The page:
Court asked to expandBy Rick Daysog
duties of special master
The attorney general's office is asking the state probate court to expand the duties of special master Robert Richards, whose scathing report prompted the Kamehameha Schools to terminate several of its outside law firms.
In court papers filed today, the attorney general's office argued that Richards' review of the trust's legal billings should be expanded to include August 1997 to July 1998. The attorney general says the trust squandered considerable funds during that period.
The Richards report, which surveyed the estate's legal payments between August 1998 and May 1999, found that two of the trust's outside law firms took part in an effort to attack critics of the former trustees Henry Peters, Richard "Dickie" Wong and Lokelani Lindsey and that several firm conducted millions of dollars in legal work.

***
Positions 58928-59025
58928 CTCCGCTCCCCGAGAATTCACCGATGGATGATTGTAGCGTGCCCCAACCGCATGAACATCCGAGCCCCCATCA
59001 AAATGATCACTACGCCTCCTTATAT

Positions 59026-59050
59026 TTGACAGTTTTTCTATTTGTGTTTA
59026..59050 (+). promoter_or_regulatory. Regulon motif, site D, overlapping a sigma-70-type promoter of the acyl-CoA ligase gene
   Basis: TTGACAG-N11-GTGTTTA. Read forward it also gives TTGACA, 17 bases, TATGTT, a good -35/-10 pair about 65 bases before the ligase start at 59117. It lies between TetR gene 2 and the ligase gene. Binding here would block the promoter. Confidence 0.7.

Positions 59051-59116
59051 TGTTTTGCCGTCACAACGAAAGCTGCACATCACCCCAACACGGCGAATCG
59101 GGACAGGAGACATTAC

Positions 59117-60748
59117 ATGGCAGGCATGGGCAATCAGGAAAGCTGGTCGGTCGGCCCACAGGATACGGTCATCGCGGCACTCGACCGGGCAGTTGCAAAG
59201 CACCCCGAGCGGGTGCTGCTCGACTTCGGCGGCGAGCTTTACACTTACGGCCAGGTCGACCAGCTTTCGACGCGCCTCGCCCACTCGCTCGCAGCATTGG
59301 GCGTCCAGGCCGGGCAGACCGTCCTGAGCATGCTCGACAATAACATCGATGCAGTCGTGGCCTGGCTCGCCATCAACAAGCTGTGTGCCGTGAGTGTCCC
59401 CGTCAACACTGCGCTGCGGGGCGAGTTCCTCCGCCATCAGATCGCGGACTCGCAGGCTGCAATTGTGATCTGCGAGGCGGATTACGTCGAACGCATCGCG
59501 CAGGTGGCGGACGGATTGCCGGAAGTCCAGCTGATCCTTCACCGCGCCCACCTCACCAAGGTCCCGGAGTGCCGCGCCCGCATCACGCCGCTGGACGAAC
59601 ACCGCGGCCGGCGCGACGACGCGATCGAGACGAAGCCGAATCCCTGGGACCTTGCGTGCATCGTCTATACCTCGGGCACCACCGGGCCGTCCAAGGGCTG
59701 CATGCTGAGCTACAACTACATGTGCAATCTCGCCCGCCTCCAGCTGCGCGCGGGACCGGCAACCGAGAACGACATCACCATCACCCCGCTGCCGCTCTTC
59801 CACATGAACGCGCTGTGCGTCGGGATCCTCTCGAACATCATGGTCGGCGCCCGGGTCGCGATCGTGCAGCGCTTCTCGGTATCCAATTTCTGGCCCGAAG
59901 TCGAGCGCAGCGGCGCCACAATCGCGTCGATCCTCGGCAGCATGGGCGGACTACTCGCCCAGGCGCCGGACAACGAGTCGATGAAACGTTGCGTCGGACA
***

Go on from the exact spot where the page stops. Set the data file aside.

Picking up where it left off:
Deputy Attorney General Hugh Jones cited legal payments to the law firms of McCorriston Miho Miller Mukai and Cades Schutte Fleming & Wright. He said the McCorriston Miho firm was paid about $1.1 million from August 1997 through July 1998 while the Cades Schutte firm earned about $1.7 million.
The Richards report recommended that the former board members refund the estate for McCorriston's work between August 1998 and May 1999. Richards also urged the court to order the refund of about $800,000 of the $1.3 million that Cades Schutte billed the estate during the same time.
Bishop Estate Archive